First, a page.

In the early days of Texas, before the Texas Revolution, there stood a town along the flowing waters of the Brazos River that was one of the main political and cultural hubs north of the Rio Grande. Texas legends lived and worked here at what was once known as San Felipe de Austin, including eventual Alamo commander William Travis and the father of Texas himself, Stephen F. Austin. Although little of San Felipe de Austin remains today, the impact of the events that happened here can still be felt across the state.
Discover this chapter of Lone Star lore at the new museum at San Felipe de Austin State Historic Site. Explore 10,000 square-feet full of historical artifacts and interactive exhibits that offer a one-of-a-kind look at one of the most important places in existence before the revolution. If you’re a fan of Texas history, plan a visit to the museum.
Rarely does something so simple represent so much, but that is the case with Stephen F. Austin’s desk. In the 1820’s, Austin oversaw the arrival of the first American immigrants to Texas. The names of the first arrivals and the first surveys and maps made of the Texas wilderness passed over this desk at some point. Built in 1825 by a local carpenter, Austin’s desk is the centerpiece of an area in the museum that showcases his role as an empresario authorized by the Mexican government.
Feel like an empresario yourself as you interact with some of the elements on Austin’s desk via a digital display. Then check out a collection of artifacts and a replica of a historic hand-written ledger recording the first 297 settlers that made up the Old Three Hundred.
What does the Texas Declaration of Independence and William Travis’ “Victory or Death” letter have in common? Both were printed en masse at the Baker & Borden’s printing shop in San Felipe de Austin. The shop, owned by Gail Borden (founder of Borden’s Milk), was also the printer of one of the first newspapers printed at Stephen F. Austin’s original colony, the Texas Gazette. Borden’s later San Felipe-printed paper, the Telegraph and Texas Register, played an instrumental role in the Texas Revolution. All the printing was done on a large cast iron letterpress printing press just like the one you can see at the museum. Learn how the printing press worked and the role it played in this era of the Lone Star State’s history.
In its heyday in the 1830s, San Felipe de Austin was home to as many as 600 people, and thousands more passed through as they headed further west. Although little of the original town site remains today, you can still see it thanks to the museum’s six-by-eighteen-foot digital mural. See the town square and other parts of the bustling community and go more in-depth with the mural’s interactive features as you get to know one of the state’s most important locales in its history.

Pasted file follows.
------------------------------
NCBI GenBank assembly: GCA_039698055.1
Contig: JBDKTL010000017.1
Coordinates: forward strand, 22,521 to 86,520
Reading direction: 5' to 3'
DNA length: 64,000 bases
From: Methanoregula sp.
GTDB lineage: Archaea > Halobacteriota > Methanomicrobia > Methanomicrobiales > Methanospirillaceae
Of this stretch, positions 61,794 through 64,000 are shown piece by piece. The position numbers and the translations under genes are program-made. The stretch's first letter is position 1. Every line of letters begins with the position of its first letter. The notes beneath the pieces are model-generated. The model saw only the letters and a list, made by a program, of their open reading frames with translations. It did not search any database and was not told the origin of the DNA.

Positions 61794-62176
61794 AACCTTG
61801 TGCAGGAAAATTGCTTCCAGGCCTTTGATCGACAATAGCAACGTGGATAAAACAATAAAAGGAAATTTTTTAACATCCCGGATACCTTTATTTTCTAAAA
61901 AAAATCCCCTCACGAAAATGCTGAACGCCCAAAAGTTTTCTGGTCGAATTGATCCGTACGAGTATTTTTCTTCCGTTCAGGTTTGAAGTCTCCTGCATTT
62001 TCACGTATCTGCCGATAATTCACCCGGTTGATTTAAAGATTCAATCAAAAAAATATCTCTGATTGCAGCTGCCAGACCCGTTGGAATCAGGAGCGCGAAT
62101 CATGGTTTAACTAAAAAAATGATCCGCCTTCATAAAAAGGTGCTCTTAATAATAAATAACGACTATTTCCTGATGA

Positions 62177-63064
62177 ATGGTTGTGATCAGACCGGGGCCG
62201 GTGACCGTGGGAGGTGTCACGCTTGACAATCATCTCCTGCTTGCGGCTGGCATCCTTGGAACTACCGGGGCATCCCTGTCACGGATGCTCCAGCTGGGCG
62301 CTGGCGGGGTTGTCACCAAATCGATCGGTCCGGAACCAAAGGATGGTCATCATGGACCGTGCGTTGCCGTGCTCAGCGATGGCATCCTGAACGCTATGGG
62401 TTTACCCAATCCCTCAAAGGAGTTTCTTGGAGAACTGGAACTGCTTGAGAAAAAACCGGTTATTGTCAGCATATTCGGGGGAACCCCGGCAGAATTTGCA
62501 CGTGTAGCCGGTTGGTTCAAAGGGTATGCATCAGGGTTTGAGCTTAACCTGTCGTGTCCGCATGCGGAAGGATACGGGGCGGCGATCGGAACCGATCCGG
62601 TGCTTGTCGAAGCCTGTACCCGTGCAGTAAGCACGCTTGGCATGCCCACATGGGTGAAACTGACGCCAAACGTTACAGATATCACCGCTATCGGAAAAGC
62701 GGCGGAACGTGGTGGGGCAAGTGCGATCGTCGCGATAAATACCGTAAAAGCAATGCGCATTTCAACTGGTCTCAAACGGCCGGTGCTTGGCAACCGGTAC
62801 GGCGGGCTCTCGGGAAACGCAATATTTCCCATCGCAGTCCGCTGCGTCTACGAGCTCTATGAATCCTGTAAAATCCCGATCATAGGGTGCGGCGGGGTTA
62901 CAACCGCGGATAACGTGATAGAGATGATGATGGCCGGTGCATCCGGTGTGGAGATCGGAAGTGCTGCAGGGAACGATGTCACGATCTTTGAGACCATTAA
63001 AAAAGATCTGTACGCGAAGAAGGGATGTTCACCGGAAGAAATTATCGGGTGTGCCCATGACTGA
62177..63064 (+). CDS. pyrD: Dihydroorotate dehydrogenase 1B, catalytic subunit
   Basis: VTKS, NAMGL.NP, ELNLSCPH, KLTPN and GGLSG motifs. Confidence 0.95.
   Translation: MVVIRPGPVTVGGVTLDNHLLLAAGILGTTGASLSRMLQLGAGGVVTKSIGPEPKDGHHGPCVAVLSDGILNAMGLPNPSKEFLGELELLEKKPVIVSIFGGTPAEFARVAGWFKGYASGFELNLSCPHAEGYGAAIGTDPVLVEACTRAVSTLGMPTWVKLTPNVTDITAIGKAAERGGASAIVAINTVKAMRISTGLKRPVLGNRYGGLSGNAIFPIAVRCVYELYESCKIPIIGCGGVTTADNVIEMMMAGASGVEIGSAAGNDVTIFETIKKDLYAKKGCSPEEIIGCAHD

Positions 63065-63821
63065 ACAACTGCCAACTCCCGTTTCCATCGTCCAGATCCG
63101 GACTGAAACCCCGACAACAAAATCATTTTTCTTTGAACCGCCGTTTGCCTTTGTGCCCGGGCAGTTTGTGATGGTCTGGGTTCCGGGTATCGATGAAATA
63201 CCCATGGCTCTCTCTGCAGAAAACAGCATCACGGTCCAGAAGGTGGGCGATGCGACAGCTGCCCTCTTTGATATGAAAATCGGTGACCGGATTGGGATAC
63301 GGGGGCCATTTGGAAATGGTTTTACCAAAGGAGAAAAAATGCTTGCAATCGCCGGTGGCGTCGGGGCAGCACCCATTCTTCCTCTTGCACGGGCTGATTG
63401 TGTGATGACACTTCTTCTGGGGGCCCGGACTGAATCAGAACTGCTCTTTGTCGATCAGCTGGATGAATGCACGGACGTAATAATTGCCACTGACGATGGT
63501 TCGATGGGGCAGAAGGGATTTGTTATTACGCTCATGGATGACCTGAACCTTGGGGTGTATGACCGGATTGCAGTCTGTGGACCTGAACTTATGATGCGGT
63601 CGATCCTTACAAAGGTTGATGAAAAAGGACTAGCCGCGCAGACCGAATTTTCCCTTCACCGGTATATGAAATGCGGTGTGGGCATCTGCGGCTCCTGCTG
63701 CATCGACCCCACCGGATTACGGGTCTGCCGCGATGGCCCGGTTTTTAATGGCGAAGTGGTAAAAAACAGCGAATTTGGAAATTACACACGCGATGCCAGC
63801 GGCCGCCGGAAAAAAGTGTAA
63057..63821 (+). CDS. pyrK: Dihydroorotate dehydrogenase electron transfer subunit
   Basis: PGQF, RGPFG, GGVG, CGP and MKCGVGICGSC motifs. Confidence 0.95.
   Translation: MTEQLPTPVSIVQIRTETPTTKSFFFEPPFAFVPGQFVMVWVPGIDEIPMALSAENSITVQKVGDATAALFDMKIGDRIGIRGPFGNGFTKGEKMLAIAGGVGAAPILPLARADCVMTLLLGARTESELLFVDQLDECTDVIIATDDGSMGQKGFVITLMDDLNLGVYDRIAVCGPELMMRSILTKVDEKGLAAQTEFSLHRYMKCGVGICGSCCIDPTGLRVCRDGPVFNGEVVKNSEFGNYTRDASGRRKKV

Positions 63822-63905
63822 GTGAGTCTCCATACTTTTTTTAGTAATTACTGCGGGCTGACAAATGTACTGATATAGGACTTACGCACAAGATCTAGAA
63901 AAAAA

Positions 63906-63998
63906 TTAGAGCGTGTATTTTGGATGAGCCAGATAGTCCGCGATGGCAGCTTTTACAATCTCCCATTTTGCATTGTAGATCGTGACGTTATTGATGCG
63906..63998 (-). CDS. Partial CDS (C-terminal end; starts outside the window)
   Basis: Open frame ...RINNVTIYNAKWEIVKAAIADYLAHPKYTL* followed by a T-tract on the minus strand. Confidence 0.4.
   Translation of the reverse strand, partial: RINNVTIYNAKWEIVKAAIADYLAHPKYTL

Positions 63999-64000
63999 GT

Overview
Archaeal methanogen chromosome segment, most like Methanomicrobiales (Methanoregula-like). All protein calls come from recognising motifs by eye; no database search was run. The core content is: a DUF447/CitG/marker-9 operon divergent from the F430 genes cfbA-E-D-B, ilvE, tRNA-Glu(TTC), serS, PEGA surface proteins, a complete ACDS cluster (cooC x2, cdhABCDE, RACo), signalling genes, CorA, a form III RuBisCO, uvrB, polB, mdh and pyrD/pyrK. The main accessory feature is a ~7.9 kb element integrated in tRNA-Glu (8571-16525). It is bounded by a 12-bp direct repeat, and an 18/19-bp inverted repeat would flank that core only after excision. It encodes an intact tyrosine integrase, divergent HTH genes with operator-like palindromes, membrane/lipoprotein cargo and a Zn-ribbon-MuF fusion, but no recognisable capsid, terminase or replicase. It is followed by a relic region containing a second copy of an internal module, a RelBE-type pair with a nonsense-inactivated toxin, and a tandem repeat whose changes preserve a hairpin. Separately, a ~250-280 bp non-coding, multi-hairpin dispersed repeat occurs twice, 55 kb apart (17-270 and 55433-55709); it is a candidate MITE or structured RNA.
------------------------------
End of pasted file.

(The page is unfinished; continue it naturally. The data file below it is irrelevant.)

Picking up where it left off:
Note: The above image of an auction in San Felipe de Austin is part of the still-in-development digital mural.
Should Texas declare independence from Mexico? If war breaks out, should the Texan forces attack the Mexican garrison in San Antonio? The answers to these questions would change the course of history. How would you have answered them? Find out at the Council Hall exhibit, which puts you in the shoes of one of the delegates tasked with making these decisions. Listen as prominent Texans debate over three questions and review historical documents before casting your vote. The interactive exhibit accommodates up to eight people, creating plenty of added opportunities for discussion. Will your choices line up with history? You may be surprised.
While little remains of the structures that once made up San Felipe de Austin, there are plenty of items found just below the surface that shed some light on what life was like in this part of Texas in the 1830’s. Among the many archeological items in the museum is a 1/8th fragment of a Spanish silver dollar, an example of something called “cut money.” This was a common practice on the frontier when people didn’t have access to a lot of currency, so they made change by physically cutting coins. Other historical artifacts on display include a letter K from a letterpress printing press, bone dominoes, and ceramic dishes. Each of these items tells their own story, so take your time and you’ll discover something you didn’t know before.
Experience some of the pivotal moments of early Texas history at the new museum at San Felipe de Austin State Historic Site. With its exhibits of historical artifacts and interactive experiences, the museum has something for history enthusiasts of all ages.
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About the Author: James Waterson is the head writer and content specialist for Tour Texas. When he isn’t writing about the many great places in the state of Texas, he’s planning his next epic adventure in the Lone Star State.